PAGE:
South Carolinians, who do not register by party and could choose to vote in either but not both primaries, in early voting exceeded the more than 131,000 votes cast – about 4% – in the Democratic primary on Feb. 3 when 96% chose President Joe Biden.

South Carolina has about 3.3 million registered voters and gets nine of the 538 Electoral College votes in November's general election.

At stake in the South’s first Republican primary were 50 delegates at the Republican National Convention in Milwaukee on July 15-18. Twenty-nine went to Trump as the statewide winner; three delegates each go to winners in the seven congressional districts, respectively. Those results were still pending at time of publication, though Trump was projected to up his total to 44 of the state's 50.

"I have never seen the Republican Party so unified as it is right now," Trump said in a victory speech that began minutes after the polls closed. "You can celebrate for about 15 minutes, but then we have to get back to work."

The nation’s 45th president added to previous caucuses and primary wins in Iowa, New Hampshire and Nevada, the first non-incumbent GOP candidate to open with such a sweep since 1976's primary and caucuses calendar change. Since 1980, only Newt Gingrich in 2012 won South Carolina's Republican primary without reaching the national ticket.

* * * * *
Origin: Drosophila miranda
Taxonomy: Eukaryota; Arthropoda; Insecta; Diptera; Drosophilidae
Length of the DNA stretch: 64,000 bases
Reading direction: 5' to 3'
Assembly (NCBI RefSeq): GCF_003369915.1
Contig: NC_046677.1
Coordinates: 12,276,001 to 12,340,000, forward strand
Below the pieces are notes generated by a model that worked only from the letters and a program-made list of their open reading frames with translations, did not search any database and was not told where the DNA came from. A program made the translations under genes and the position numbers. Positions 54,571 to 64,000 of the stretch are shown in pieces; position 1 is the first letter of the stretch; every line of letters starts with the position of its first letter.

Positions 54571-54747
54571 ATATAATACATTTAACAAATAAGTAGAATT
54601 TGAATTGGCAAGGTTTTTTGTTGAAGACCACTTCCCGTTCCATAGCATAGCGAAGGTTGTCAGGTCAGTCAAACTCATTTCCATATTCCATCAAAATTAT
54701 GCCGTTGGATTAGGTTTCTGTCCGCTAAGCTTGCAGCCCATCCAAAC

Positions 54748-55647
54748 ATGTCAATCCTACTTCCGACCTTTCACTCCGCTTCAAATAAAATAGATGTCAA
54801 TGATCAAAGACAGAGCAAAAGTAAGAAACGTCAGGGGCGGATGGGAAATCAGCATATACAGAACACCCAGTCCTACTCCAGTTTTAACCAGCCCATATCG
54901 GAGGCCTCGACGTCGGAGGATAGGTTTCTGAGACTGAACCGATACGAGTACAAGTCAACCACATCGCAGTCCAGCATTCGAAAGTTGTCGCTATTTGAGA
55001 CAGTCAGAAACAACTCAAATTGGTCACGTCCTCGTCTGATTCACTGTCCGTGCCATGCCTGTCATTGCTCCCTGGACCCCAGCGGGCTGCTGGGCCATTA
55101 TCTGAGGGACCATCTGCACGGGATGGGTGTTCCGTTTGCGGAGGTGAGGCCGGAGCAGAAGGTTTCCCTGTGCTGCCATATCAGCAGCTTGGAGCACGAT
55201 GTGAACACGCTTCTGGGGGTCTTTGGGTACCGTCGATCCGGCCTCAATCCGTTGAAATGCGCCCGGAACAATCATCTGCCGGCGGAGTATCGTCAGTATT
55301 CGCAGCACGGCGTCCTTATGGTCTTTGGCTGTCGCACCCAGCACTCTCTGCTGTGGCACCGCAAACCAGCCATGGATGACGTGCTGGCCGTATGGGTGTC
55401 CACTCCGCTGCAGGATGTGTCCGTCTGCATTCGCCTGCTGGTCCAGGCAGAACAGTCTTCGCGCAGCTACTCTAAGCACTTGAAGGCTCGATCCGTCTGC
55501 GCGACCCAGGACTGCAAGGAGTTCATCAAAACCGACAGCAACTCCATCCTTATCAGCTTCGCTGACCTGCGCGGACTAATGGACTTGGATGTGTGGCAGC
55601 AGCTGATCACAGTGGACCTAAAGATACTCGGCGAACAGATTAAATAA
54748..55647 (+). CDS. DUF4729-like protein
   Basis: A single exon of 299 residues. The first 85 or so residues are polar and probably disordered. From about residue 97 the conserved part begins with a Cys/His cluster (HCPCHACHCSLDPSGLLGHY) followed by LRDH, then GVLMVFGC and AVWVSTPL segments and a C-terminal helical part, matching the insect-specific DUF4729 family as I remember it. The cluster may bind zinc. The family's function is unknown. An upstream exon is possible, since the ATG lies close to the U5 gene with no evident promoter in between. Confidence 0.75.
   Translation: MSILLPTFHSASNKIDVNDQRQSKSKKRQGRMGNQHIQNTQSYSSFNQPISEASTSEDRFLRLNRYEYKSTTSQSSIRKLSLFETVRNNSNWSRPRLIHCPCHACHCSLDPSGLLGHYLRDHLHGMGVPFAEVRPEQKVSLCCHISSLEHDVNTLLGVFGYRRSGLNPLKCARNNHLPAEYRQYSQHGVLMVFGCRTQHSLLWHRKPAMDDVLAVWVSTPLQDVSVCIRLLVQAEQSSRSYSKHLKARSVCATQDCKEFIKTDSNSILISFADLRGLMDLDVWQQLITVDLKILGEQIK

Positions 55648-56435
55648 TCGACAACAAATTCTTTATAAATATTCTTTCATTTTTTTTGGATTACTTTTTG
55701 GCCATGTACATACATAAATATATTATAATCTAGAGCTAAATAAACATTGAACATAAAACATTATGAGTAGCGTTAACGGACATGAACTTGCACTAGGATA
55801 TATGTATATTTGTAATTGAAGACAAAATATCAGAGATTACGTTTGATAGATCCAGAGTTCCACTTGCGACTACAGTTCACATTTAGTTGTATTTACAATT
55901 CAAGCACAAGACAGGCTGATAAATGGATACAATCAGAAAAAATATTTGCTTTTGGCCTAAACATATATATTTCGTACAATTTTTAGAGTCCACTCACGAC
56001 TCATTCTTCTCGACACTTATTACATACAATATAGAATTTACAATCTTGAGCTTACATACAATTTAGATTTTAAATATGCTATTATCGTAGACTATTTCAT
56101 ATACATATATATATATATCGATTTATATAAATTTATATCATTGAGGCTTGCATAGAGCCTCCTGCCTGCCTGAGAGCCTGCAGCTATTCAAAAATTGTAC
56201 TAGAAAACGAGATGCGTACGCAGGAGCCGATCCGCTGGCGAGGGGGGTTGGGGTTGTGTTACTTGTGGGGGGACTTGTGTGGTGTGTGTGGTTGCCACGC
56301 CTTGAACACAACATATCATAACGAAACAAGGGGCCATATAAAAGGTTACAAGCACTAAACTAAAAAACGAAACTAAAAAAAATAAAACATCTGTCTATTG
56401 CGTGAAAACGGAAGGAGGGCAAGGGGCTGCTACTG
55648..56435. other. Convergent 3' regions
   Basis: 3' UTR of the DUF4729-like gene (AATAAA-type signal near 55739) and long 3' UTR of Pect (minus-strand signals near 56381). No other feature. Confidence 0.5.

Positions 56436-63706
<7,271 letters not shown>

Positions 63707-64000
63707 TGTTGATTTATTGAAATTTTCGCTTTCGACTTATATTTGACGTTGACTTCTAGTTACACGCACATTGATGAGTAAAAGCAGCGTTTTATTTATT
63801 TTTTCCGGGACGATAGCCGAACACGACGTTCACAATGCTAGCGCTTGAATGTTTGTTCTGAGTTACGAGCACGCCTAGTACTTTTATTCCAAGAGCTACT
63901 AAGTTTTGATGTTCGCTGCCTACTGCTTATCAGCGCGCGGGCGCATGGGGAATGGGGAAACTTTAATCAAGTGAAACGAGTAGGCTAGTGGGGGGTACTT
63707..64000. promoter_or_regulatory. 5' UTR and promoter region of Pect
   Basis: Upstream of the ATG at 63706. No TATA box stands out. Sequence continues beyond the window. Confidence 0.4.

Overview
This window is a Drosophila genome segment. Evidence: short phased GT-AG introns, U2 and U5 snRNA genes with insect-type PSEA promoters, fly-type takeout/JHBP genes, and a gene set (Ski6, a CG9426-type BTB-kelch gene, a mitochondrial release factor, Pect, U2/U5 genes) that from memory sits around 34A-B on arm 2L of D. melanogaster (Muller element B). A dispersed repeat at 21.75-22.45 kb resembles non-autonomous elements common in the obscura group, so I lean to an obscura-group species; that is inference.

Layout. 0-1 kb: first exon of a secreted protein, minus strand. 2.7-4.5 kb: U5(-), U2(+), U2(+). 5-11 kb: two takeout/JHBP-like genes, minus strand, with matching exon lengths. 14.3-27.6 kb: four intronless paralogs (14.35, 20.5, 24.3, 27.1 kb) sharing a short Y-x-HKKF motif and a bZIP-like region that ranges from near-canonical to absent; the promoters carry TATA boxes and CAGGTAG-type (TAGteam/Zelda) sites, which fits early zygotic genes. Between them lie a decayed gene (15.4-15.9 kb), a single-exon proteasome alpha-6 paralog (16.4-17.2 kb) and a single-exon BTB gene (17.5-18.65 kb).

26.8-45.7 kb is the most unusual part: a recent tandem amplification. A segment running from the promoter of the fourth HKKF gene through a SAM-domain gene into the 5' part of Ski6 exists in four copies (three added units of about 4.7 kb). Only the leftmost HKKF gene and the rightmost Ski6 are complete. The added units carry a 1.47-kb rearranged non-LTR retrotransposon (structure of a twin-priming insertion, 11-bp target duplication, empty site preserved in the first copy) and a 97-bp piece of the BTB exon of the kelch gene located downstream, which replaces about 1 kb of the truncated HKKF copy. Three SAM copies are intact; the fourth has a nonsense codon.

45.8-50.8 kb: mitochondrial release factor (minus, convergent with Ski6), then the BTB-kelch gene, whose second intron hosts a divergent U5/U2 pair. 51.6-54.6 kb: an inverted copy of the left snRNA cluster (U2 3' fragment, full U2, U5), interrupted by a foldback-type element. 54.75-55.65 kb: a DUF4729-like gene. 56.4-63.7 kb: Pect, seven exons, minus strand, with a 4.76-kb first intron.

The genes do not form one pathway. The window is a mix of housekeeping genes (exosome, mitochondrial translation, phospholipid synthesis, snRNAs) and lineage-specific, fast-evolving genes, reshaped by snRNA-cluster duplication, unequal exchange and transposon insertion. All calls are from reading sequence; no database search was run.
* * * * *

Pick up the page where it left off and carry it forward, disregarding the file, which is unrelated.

In a social media post in the final hour before polls closed, Haley wrote, "Filled with gratitude today. Getting to vote with my mom and my kids at my side is a memory I’ll cherish forever."

Immigration, inflation, energy, an America-first foreign policy and revenge from the 2020 loss to Biden have been hallmarks of the 77-year-old Trump’s campaign.

“No country could sustain what is happening to the United States of America,” Trump, during his victory speech, said of the ongoing situation at the U.S. border with Mexico. “Right now, our country is a laughing stock all over the world. Our country is going to be respected again, respected like never before.”

On the campaign trail in Rock Hill on Friday, Trump said Haley was staying in the race to help Democrats. The flip side is Haley’s supporters see Trump and his 91 criminal charges as the GOP choice that Democrats would want to face their candidate.

Trump also served up comments on race – sparking partisan critiques – when speaking to a friendly crowd at the Black Conservative Federation Gala in Columbia later in the evening.

Haley, 52, was in Greenville on Tuesday saying she’s campaigning to save the country, led by the topics of education, economy, immigration, homicides, fentanyl and foreign policy. She voted in Kiawah Island on Saturday morning, having spent Friday in Moncks Corner among other stops.

Haley says Trump brings chaos and will be unelectable in the general election, though national polls including The Center Square Voters’ Voice Poll disagree. In a Marquette Law School national poll released Wednesday, proposed 1-on-1 races have Haley defeating Biden 58%-42% and Trump beating Biden 51%-49%.

Prior to Saturday, Real Clear Politics' polling average showed Trump ahead of Haley 63%-32% in South Carolina. Nationally, the advantage climbs to 75%-17%.

While Haley has tirelessly been asked about stepping out of the race, campaign manager Betsy Ankney on Friday confirmed a “seven-figure” ad buy for Super Tuesday states. The March 5 primary schedule includes 15 Republican and 14 Democratic primaries.

(This is a developing story and will be updated.)

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Wisconsin GOP Congressmen: Evers Drew Congressional Maps He Wants Struck Down